Tuesday, 7 July 2015

Hacking Team Had Zero Day Vulnerabilities For Windows And Flash

The Italian developer of government spyware Hacking Team had zero day vulnerabilities for Windows and Adobe Flash Player, according to the files that were stolen from the company. Yesterday published attackers a file of about 400GB with all sorts of information that was captured by Hacking Team.

The files have now discovered two vulnerabilities for which no security update available yet, says security researcher The Grugq . It is a vulnerability in Windows that allows an attacker can increase his rights on the system. In this case, the attacker must already have access to the computer in order to use the leak. The second vulnerability is in Adobe Flash Player. Through this vulnerability, an attacker computers or completely take over, for example, when users visit a hacked or malicious website.

The embedded Flash Player in Google Chrome is vulnerable. According to security researcher Kevin Beaumont makes the leak is possible to escape from the sandbox of Chrome. Researcher Rik van Duijn of security Dear Bytes however, leaves know that a sandbox escape "through the published code is not possible and therefore a second exploit is required. Hacking Team, which develops spyware for government agencies, has in statement confirming that it has been hacked. "We think there are documents of the company have been stolen. We have launched an investigation to determine the extent of the attack and to determine what exactly is captured," said a spokesman. The company's website has been offline since yesterday.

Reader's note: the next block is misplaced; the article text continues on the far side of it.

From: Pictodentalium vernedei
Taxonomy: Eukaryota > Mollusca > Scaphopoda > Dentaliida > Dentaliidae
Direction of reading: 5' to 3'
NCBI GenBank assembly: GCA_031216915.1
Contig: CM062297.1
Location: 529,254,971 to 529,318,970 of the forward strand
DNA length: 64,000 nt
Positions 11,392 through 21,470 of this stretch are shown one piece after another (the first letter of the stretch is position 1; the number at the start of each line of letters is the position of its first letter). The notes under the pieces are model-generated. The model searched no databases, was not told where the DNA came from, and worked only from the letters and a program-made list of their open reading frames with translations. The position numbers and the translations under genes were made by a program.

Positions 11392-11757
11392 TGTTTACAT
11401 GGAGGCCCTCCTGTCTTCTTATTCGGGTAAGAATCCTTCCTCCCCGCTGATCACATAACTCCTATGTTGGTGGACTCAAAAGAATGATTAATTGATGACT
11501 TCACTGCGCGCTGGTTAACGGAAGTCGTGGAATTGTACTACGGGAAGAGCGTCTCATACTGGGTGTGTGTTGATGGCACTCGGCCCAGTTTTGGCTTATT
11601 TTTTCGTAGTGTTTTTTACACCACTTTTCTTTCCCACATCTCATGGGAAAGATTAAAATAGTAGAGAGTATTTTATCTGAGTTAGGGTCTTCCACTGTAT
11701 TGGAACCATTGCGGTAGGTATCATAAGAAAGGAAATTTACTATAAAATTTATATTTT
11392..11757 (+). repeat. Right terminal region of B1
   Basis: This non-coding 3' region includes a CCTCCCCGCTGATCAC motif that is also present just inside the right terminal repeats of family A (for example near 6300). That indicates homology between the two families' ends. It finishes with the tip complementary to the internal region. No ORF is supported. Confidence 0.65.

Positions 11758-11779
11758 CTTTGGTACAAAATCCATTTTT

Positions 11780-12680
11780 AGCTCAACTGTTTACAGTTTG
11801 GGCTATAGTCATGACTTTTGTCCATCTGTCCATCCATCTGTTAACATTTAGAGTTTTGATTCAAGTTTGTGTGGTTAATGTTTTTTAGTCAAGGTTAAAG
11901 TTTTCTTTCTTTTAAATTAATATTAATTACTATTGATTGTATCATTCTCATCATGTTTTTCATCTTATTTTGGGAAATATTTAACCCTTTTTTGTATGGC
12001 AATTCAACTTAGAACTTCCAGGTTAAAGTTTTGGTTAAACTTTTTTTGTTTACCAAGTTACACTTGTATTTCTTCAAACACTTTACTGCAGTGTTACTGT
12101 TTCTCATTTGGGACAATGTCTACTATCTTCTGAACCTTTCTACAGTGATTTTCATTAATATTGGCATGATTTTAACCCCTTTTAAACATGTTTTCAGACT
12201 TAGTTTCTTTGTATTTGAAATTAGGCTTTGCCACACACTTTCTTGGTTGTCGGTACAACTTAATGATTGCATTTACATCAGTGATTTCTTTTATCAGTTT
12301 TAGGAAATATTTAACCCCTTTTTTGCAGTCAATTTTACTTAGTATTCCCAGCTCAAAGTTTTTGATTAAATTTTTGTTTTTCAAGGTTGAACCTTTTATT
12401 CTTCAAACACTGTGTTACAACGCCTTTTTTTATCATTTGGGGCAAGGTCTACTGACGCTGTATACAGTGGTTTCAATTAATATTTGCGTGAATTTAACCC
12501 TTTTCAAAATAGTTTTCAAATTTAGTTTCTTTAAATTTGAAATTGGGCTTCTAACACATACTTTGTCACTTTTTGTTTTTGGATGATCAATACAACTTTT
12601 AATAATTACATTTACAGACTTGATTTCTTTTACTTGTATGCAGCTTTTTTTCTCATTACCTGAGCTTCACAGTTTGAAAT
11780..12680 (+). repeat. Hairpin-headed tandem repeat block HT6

The National Cyber ​​Security Center (NCSC) government has a warning issued for the flaw in Flash Player. Through the leak, an attacker execute arbitrary code on the computer with the rights of the logged in user. The NCSC states that there is no update available for the leak yet.

Update 13:48

The attack on Hacking Team is claimed by the hacker who last year by spyware developer Gamma International managed to break in and there gigabytes of data was captured, says Vice Magazine . The hacker says soon come up with the details of how he managed to break into Hacking Team.

Update 15:09

Anti-virus company Symantec confirms that this is a zero-day vulnerability in the latest version of Flash Player. The virus firefighter expects that attackers will probably make use of the vulnerability.

Update 15:19

The CERT Coordination Center (CERT / CC) at Carnegie Mellon University warns also the vulnerability and says that users can protect themselves by installing Microsoft EMET unreliable or not Flash content to perform.

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